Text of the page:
Critics everywhere are rolling their eyes at Brain on Fire: a medical thriller based on a true story. It follows Susannah (Chloë Grace Moretz), a reporter that is repeatedly misdiagnosed as she becomes increasingly ill.
The movie’s major criticisms are as follows: inadequate development of a main character; the medical procedures shown are done in cliché; the ‘cure’ in the movie is unrealistic, discovered by a ‘genius doctor’ — a medical Ex Machina.
But Brain on Fire was never meant to be a hard-hitting film, nor had it intended on revolutionizing script and plot elements. As director Gerard Barrett admits, “There were sacrifices that I had to make, to make sure that [the disease] was understandable. And that was important to me.”
In the film, Susannah, a young and ambitious journalist, has anti-NMDA receptor encephalitis, a rare auto-immune disease where the body attacks the brain causing partial inflammation and resulting in symptoms of psychosis. The disease was discovered as recently as 2006, and is not widely discussed in medical curricula around the world, making it a unique plot point for the movie.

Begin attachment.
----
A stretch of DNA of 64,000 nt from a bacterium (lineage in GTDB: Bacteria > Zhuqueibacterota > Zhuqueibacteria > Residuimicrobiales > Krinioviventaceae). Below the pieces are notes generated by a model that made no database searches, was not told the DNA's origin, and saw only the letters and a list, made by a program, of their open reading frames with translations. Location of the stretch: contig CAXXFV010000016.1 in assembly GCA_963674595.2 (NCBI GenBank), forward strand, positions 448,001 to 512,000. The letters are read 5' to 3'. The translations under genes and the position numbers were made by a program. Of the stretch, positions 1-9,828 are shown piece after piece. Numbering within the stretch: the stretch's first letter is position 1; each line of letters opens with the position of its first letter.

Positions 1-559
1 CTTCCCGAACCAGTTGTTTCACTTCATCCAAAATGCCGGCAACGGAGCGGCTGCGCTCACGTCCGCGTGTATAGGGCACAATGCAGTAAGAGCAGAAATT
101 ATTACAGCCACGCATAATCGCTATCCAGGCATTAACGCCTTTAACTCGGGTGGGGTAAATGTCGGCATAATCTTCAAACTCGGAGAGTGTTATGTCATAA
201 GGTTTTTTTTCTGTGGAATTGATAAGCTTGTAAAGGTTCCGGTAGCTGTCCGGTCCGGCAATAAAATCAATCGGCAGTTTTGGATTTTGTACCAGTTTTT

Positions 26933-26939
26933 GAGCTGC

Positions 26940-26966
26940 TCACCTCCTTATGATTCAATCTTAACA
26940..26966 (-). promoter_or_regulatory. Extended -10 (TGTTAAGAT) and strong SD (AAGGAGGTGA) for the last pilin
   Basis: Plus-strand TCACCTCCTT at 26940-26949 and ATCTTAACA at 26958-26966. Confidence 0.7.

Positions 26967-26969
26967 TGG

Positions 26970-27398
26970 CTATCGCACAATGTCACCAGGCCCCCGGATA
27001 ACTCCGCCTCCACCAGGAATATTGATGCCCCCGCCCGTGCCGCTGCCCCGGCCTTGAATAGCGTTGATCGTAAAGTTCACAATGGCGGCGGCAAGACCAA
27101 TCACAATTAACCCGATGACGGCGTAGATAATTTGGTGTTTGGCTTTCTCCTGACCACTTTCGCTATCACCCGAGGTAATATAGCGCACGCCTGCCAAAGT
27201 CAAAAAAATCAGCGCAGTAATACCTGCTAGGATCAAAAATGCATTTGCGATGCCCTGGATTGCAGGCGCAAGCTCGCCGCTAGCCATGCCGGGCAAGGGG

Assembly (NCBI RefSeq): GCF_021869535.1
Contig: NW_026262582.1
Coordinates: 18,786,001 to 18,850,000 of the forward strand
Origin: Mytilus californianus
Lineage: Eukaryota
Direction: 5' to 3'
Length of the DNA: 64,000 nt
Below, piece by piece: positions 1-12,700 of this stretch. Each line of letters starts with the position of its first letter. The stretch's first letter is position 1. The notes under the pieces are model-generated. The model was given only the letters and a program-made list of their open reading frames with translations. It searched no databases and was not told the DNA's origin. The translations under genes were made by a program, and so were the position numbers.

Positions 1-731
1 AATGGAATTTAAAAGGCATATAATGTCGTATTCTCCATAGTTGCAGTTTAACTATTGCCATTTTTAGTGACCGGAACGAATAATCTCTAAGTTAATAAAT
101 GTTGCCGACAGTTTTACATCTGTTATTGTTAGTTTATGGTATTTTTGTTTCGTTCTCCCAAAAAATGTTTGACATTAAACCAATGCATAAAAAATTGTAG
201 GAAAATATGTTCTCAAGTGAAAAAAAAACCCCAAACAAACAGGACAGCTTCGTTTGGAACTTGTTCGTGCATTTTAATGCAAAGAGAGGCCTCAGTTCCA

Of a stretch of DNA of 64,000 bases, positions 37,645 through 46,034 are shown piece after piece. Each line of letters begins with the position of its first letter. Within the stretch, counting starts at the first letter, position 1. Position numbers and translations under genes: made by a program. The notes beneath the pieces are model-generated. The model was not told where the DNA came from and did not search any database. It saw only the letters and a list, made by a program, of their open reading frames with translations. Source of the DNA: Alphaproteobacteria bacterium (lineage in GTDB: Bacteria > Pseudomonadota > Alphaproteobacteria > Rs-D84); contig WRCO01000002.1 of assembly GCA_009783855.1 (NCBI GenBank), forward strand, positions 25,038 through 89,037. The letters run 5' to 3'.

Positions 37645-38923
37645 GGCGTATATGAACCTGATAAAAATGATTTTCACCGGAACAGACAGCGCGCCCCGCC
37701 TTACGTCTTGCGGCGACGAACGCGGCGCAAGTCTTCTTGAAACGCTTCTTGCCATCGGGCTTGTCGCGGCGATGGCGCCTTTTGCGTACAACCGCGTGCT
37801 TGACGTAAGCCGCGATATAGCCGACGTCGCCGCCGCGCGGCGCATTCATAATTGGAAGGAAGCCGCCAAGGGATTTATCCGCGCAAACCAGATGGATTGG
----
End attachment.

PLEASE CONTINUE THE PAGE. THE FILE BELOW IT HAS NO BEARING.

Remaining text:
Filming and pre-production took about three weeks in total — a small amount of time compared to most of Hollywood’s giant blockbusters. Instead of focusing on possible stylistic choices and narrative, Barrett kept things simple. He didn’t want the plot to be complicated, nor did he want to distract the audience’s attention from anything but the disease. Barrett said he wanted the audience to “just watch it, take it in, and use it in real life.”
At the same time, though, Barrett spread himself too thin. Had Barrett struck a balance between truth and artistic vision, perhaps the film would have been better received. As noble as it seems to want to use film as a platform to raise awareness, in doing so, Barrett neglected to engage in truly creative filmmaking.